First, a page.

Want to know how to bleach a white shirt? How about what to do with all of that leftover bleach? Try making these custom DIY bleached shirts to wear all summer and fall long.
This is a sponsored post written by me on behalf of The Clorox Company. All opinions are 100% mine.
Why Bleached Shirts?
I never knew that kids could be so messy. I mean, sure I sort of knew but this summer took messy to a whole new level as we tried out all the things on our summer bucket list.
Ketchup stains from a family barbecue. Grass stains from playing outdoor games. And the worst, blood stains from a stubbed toe we didn’t notice until too late.
So let’s just say we’ve used quite a bit of Clorox® Bleach with CLOROMAX® from Walmart to fight stains all summer long. Fight stains and try to keep the few white shirts I buy (because stains) actually looking white. Dirty white is not my color.
Another fun bonus – Clorox kills 99.5% of all germs, making our clothes both clean and germ free. And after a summer of my son going to summer camp with other kids, I’m happy to say goodbye to as many germs as possible!
How to Bleach a White Shirt
I’m sure you’re not here to learn how to bleach a white shirt but if you are, I typically fill the bleach dispenser in our washer to maximum level with a full load of white clothes and just wash regularly.
Then to make sure I don’t end up with any bleach spots on my next load of clothes, I always do a quick wash or rinse in between to get rid of any remaining bleach. And double-check the bleach dispenser, if you have an old washer, you might end up with some remnants there you want to clean out before washing anything with color!
And unless you’re trying to make custom bleached shirts, you probably don’t want bleach spots in your colored clothes!
DIY Bleached Shirts
Okay, now for the fun part. You know how you have all that bleach at home already? It’s good for more than just disinfecting floors, fighting stains, and keeping whites white. It’s also fun to use to create custom shirts in a quick and simple way!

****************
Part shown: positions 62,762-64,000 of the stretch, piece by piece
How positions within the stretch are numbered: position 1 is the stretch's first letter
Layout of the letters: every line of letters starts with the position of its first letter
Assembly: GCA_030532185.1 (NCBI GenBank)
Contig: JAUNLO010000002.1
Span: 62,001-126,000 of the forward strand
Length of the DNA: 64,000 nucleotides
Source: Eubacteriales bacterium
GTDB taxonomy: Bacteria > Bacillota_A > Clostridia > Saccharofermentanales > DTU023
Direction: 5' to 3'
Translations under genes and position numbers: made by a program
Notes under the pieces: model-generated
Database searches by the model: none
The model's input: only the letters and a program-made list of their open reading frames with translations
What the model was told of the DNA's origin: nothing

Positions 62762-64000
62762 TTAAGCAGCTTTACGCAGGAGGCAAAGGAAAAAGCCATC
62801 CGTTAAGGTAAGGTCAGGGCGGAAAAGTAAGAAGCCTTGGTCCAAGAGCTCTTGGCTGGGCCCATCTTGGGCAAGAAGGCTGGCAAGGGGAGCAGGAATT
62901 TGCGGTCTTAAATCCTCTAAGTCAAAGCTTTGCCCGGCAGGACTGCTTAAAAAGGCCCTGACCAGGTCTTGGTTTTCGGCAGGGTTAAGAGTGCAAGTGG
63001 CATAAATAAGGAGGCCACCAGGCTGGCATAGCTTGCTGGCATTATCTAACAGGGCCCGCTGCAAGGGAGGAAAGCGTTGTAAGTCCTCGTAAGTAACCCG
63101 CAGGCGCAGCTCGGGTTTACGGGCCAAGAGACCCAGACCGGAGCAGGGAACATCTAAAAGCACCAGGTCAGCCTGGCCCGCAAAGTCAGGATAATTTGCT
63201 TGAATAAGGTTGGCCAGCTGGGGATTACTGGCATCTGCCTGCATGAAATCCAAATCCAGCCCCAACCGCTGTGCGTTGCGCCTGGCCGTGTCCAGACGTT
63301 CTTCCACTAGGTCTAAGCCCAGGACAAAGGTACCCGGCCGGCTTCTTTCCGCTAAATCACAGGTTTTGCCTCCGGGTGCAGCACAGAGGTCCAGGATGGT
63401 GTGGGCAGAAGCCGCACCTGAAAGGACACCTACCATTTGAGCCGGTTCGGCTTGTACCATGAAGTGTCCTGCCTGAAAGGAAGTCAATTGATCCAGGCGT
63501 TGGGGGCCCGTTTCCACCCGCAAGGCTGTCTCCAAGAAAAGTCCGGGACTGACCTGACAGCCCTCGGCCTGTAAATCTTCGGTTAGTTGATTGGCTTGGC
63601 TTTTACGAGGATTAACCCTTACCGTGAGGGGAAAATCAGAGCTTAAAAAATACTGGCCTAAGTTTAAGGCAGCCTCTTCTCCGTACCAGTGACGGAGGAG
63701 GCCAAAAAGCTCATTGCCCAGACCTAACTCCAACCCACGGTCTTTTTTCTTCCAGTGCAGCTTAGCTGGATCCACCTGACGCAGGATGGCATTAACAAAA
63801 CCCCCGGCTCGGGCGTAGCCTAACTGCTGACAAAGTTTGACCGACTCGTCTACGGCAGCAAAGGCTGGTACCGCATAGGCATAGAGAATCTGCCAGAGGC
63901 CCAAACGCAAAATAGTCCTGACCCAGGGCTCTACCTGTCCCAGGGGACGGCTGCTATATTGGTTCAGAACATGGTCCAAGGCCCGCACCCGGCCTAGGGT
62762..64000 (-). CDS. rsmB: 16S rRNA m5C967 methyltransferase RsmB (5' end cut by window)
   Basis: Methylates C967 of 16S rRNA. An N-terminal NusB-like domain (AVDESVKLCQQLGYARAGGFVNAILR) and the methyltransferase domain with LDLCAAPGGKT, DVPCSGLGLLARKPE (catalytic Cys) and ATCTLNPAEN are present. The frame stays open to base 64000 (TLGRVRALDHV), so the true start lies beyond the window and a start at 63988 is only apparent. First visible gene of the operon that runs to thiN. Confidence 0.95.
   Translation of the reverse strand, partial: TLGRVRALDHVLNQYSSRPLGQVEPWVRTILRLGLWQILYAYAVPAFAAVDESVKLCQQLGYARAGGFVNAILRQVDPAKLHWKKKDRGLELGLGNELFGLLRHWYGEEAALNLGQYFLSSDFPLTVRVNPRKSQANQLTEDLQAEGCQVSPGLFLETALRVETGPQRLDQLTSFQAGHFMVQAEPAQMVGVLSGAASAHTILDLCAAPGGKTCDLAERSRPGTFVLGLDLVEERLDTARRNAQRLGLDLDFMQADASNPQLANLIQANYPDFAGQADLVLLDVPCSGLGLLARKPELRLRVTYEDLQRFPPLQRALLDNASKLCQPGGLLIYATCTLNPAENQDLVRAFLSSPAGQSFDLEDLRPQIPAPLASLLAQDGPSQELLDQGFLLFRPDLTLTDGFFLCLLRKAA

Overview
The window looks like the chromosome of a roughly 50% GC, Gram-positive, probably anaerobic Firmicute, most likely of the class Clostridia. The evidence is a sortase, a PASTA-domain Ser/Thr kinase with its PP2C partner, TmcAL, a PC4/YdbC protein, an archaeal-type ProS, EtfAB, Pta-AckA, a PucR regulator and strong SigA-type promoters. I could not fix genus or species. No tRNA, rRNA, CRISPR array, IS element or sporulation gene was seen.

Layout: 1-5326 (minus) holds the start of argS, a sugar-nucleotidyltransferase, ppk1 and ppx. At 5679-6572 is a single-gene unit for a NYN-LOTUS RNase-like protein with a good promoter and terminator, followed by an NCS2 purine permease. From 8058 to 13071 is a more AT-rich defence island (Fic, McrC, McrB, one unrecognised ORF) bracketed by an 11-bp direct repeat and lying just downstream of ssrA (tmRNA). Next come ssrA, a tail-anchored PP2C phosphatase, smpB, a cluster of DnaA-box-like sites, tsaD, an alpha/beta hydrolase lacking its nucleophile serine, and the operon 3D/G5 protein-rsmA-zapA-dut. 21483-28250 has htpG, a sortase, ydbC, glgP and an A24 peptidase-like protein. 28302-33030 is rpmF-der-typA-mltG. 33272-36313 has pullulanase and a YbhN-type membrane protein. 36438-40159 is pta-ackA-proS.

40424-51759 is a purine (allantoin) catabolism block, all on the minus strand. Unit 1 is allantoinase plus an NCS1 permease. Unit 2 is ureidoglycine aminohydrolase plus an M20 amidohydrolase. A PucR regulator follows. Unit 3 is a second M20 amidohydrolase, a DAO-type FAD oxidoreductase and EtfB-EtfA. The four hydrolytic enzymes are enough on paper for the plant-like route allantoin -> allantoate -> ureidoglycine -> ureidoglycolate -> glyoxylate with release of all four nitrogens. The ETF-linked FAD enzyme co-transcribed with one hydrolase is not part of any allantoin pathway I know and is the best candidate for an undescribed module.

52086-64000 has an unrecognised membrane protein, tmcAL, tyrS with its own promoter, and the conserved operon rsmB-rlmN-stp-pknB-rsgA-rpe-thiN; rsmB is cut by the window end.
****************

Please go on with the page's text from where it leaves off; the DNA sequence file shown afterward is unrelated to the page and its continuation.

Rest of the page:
And if you don’t have Clorox bleach at home, go get some at Walmart or order it on Walmart.com first. You’ll need it for this tutorial!
I’ve made a couple of bleached shirts before but thought it would be the perfect way to make a shirt inspired by one of my favorite movie characters because it’s so unlike her – practically perfect in every way – to bleach a colored shirt.
But oh so fun so who knows, maybe it is like her after all. She does like to find the fun in everything.
But back to the shirts!
Supplies to Make Bleached Shirts
Making these bleached shirts takes just a few things you probably already have at home and one you may not. If not, you get all of these things at your local Walmart or on Walmart.com.
- Navy blue colored t-shirt
- Clorox® Bleach with CLOROMAX®
- Spray bottle
- An old drop-cloth, a plastic tablecloth, or something else to spray on
- A large piece of cardboard that fits inside your shirt
- White Iron-on vinyl (optional)
- This free cut file
- Vinyl cutter*
*I cut my vinyl with my vinyl cutter for the shirts. You could totally cut these by hand, use a die-cutter, or get someone to cut the vinyl for you if you don’t have one yourself!
How to Make a DIY Bleach Shirt
Pretty sure these are the easiest shirts I’ve ever made and the best part is that unlike movie costumes, they don’t need to be practically perfect. You want them to be messy, fun, and unique! I mean they are custom bleached shirts after all.